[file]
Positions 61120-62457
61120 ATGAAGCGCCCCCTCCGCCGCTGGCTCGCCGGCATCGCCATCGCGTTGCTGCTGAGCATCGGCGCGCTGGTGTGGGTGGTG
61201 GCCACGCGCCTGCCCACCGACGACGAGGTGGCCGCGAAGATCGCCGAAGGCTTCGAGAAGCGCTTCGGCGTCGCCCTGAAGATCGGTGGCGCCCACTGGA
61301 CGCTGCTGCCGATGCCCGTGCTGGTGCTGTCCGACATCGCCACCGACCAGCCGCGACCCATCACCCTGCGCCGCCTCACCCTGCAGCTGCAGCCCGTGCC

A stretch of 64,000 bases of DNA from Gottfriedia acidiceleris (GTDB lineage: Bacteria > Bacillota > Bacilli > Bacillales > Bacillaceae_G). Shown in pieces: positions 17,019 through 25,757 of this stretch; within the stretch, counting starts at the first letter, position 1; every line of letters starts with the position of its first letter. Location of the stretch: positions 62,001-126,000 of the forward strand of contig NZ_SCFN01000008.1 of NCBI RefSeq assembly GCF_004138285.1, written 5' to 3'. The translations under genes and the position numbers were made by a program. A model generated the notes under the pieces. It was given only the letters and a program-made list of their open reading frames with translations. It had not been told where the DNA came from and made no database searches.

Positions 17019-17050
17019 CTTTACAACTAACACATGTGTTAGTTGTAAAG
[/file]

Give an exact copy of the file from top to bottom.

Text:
Positions 61120-62457
61120 ATGAAGCGCCCCCTCCGCCGCTGGCTCGCCGGCATCGCCATCGCGTTGCTGCTGAGCATCGGCGCGCTGGTGTGGGTGGTG
61201 GCCACGCGCCTGCCCACCGACGACGAGGTGGCCGCGAAGATCGCCGAAGGCTTCGAGAAGCGCTTCGGCGTCGCCCTGAAGATCGGTGGCGCCCACTGGA
61301 CGCTGCTGCCGATGCCCGTGCTGGTGCTGTCCGACATCGCCACCGACCAGCCGCGACCCATCACCCTGCGCCGCCTCACCCTGCAGCTGCAGCCCGTGCC

A stretch of 64,000 bases of DNA from Gottfriedia acidiceleris (GTDB lineage: Bacteria > Bacillota > Bacilli > Bacillales > Bacillaceae_G). Shown in pieces: positions 17,019 through 25,757 of this stretch; within the stretch, counting starts at the first letter, position 1; every line of letters starts with the position of its first letter. Location of the stretch: positions 62,001-126,000 of the forward strand of contig NZ_SCFN01000008.1 of NCBI RefSeq assembly GCF_004138285.1, written 5' to 3'. The translations under genes and the position numbers were made by a program. A model generated the notes under the pieces. It was given only the letters and a program-made list of their open reading frames with translations. It had not been told where the DNA came from and made no database searches.

Positions 17019-17050
17019 CTTTACAACTAACACATGTGTTAGTTGTAAAG